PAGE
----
This book is one of the most important books of English literature. It is written in a very old-fashioned and flowery English, but is a classic nonetheless. Its many movies and adaptations prove just how important and monumental it is. The book follows the story of Victor Frankenstein who works to create a living being from the body parts of many long-dead humans. When he succeeds, though, he is terrified of his creation and abandons it. The creature follows him and vows to get its vengeance for having been created this way, without explanation of why it was so different. While Frankenstein’s monster is the antagonist of the tale, it is also the victim and this is one of the reasons this book is so relevant, even today.
This book may not be in a predominantly teenage demographic, but I read it in the sixth grade and to this day it is one of my favorite books of all time. Rich with emotion, imagery, and metaphors, it is a very mature and meaningful book about inner demons and the fear of one’s own power.
4. Dune by Frank Herbert (13+)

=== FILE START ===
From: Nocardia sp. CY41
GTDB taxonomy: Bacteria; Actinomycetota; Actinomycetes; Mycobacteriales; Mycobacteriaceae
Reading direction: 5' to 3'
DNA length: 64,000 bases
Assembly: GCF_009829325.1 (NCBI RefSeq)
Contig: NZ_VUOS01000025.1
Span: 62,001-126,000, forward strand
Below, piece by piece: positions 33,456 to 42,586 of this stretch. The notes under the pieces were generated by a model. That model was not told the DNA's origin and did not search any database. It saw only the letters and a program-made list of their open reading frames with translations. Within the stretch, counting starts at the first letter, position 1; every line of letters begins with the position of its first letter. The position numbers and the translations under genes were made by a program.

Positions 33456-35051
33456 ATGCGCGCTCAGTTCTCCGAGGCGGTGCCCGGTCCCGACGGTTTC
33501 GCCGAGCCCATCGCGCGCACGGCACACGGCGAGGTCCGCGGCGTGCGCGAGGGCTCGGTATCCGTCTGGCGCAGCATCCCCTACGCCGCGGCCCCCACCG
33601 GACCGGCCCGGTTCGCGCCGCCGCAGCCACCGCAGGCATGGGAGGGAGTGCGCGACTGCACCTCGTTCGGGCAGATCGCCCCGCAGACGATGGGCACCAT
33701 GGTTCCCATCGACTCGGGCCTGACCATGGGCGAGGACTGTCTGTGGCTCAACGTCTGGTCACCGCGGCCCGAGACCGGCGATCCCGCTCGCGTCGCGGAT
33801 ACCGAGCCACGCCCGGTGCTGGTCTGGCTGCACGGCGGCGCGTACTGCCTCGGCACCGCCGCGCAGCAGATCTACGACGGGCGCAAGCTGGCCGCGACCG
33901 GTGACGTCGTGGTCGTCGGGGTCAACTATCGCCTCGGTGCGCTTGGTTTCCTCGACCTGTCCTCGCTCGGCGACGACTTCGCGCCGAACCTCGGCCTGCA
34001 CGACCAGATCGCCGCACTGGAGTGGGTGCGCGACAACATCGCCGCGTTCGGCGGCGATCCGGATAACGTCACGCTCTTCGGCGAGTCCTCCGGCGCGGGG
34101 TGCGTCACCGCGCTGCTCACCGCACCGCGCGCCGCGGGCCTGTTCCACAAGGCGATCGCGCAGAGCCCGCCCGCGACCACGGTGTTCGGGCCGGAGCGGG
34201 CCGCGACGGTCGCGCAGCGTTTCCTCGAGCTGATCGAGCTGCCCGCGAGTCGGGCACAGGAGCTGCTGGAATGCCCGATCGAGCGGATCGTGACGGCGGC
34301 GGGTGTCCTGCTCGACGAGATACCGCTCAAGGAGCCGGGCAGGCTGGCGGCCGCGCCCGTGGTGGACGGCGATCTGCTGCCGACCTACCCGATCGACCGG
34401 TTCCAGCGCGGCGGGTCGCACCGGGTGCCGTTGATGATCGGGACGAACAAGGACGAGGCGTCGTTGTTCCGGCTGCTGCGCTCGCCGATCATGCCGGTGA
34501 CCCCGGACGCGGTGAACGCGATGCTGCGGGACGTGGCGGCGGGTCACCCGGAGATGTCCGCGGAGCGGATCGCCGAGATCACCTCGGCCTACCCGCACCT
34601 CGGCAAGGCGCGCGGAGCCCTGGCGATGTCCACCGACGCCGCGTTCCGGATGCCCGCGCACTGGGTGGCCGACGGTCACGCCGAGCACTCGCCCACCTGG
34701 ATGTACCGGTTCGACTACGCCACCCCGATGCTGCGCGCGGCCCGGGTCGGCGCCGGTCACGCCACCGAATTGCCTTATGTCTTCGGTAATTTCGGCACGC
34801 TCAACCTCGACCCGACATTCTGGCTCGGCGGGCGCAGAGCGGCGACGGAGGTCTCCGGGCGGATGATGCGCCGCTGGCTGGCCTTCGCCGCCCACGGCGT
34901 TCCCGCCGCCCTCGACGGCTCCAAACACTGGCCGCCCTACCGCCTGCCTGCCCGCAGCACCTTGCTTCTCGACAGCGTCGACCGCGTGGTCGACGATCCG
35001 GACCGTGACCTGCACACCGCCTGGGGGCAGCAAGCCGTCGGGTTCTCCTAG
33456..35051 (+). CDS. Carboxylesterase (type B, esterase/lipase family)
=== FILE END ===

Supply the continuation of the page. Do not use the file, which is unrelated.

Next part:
If any of you, like myself, are extremely invested in “Booktok,” you may have heard bad things about the book Dune. I, personally, have heard people talking about how they could not get past the first few pages because of how dense and “boring” it is. So, I suppose, this book is not for the weak of...reading? Maybe I was just a very strange seventh-grader. Who knows.
It’s a pretty dense book, so yes, I got stuck a couple of times, but I enjoyed the hell out of it. Quoting an article by Dave Itzkoff for the New York Times, “‘Dune,’ published in 1965, remains a perfect, self-contained work of science fiction: an enormous 500-page novel of feudalistic families clashing in a futuristic world for control of its precious few natural resources, and an exiled boy-king learning the traditions of a foreign land in order to fight his way back onto his throne” (Itzkoff, New York Times).